This section is from the "Henley's Twentieth Century Formulas Recipes Processes" encyclopedia, by Norman W. Henley and others.
The determination of salicylic acid can best be made with liquids. Solid and semisolid foods, such as jelly, should be dissolved, when soluble, in sufficient water to make them thinly liquid. Poods containing insoluble matter, such as jam, marmalade, and sausage, may be macerated with water and strained through a piece of white cotton cloth. The maceration may be performed by rubbing in a teacup or other convenient vessel with a heavy spoon.
Salicylic acid is used for preserving
fruit products of all kinds, including beverages. It is frequently sold by drug stores as fruit acid. Preserving powders consisting entirely of salicylic acid are often carried from house to house by agents. It may be detected as follows:
Between 2 and 3 ounces of the liquid obtained from the fruit products, as described above, are placed in a narrow bottle holding 5 ounces, about a quarter of a teaspoonful of cream of tartar (or, better, a few drops of sulphuric acid) is added, the mixture shaken for 2 or 3 minutes, and filtered into a second small bottle. Three or 4 tablespoonfuls of chloroform are added to the clear liquid in the second bottle and the liquids mixed by a somewhat vigorous rotary motion, poured into an ordinary glass tumbler, and allowed to stand till the chloroform settles out in the bottom. Shaking is avoided, as it causes an emulsion which is difficult to break up. As much as possible of the chloroform layer (which now contains the salicylic acid) is removed (without any admixture of the aqueous liquid) by means of a medicine dropper and placed in a test tube or small bottle with about an equal amount of water and a small fragment—a little larger than a pinhead—of iron alum. The mixture is thoroughly shaken and allowed to stand till the chloroform again settles to the bottom. The presence of salicylic acid is then indicated by the purple color of the upper layer of liquid.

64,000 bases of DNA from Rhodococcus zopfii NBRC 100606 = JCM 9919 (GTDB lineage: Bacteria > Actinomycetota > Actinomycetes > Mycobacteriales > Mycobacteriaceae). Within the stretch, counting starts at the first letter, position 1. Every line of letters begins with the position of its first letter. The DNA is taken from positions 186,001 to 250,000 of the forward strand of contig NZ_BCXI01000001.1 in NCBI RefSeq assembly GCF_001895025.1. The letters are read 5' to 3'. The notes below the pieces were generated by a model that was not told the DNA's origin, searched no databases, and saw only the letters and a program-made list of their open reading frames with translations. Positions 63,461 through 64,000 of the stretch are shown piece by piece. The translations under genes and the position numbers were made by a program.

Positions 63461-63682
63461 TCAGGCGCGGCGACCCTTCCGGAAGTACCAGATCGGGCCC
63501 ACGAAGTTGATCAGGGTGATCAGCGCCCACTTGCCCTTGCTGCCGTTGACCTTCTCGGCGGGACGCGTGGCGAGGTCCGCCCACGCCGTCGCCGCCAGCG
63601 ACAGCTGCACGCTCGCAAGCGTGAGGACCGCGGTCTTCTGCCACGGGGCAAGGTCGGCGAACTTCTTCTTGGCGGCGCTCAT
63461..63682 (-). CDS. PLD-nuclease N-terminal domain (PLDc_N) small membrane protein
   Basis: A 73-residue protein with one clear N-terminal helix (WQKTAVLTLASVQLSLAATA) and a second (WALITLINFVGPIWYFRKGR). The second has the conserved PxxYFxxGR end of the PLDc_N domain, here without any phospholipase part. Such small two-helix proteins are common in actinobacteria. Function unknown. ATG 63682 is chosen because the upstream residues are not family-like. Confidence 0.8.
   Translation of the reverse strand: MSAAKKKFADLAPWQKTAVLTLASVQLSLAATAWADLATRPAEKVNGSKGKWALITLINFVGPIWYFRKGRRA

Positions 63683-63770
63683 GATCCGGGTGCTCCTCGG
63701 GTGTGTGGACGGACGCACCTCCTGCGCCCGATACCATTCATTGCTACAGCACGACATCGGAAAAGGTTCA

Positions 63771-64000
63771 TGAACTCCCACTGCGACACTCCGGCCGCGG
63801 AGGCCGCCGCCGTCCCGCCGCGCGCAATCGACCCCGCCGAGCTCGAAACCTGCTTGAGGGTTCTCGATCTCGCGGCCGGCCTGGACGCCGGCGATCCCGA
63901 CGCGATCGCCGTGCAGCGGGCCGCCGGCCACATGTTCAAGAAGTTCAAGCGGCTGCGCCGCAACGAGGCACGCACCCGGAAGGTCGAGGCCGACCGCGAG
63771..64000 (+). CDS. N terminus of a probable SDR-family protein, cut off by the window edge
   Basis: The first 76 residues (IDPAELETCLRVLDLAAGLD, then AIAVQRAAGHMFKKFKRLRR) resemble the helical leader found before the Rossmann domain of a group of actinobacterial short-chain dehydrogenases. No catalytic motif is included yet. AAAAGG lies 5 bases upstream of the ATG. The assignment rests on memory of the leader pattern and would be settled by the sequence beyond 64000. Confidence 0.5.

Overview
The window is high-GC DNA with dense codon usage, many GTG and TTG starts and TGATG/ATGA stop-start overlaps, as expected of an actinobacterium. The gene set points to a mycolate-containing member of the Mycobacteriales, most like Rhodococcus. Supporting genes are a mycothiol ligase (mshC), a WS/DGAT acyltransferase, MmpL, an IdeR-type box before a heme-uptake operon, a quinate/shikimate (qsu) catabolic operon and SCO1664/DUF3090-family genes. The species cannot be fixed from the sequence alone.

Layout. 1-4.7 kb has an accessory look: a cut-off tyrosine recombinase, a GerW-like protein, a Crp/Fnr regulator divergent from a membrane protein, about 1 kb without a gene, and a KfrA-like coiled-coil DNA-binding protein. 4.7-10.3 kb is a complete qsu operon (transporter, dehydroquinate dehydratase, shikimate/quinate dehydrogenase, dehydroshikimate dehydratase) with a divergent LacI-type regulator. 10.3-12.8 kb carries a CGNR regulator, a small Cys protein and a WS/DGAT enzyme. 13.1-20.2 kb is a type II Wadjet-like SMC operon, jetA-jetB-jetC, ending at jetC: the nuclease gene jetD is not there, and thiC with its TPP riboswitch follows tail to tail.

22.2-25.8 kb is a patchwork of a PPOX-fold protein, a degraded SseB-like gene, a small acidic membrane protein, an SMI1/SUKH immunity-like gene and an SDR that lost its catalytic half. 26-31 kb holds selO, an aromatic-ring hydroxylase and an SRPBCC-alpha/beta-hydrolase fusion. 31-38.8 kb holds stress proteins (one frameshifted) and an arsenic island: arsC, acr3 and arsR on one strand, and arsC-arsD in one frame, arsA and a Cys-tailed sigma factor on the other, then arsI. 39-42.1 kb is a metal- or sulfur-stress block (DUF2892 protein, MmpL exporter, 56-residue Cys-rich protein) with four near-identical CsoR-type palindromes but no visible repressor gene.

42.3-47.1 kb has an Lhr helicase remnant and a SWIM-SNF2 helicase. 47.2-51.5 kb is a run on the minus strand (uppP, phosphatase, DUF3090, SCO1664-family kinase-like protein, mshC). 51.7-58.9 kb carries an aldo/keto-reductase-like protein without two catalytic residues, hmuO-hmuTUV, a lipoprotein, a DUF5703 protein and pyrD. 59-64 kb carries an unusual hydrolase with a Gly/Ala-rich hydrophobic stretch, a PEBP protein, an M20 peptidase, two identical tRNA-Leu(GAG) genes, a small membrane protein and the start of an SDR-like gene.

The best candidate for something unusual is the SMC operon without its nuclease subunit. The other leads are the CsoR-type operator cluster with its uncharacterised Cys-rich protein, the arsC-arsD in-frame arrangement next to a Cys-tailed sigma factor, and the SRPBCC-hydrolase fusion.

Benzoic acid is also used for preserving fruit products. Extract the sample with chloroform as in the case of salicylic acid; remove the chloroform layer and place it in a white saucer, or, better, in a plain glass sauce dish. Set a basin of water— as warm as the hand can bear—on the outside window ledge and place the dish containing the chloroform extract in it, closing the window until the chloroform has completely evaporated. In this manner the operation may be conducted with safety even by one who is not accustomed to handling chloroform. In warm weather the vessel of warm water may, of course, be omitted. Benzoic acid, if present in considerable amount, will now appear in the dish in characteristic flat crystals. On warming the dish the unmistakable irritating odor of benzoic acid may be obtained. This method will detect benzoic acid in tomato catsup or other articles in which it is used in large quantities. It is not sufficiently delicate, however, for the smaller amount used with some articles, such as
wine. It is often convenient to extract a larger quantity of the sample and divide the chloroform layer into two portions, testing one for salicylic acid and the other for benzoic acid.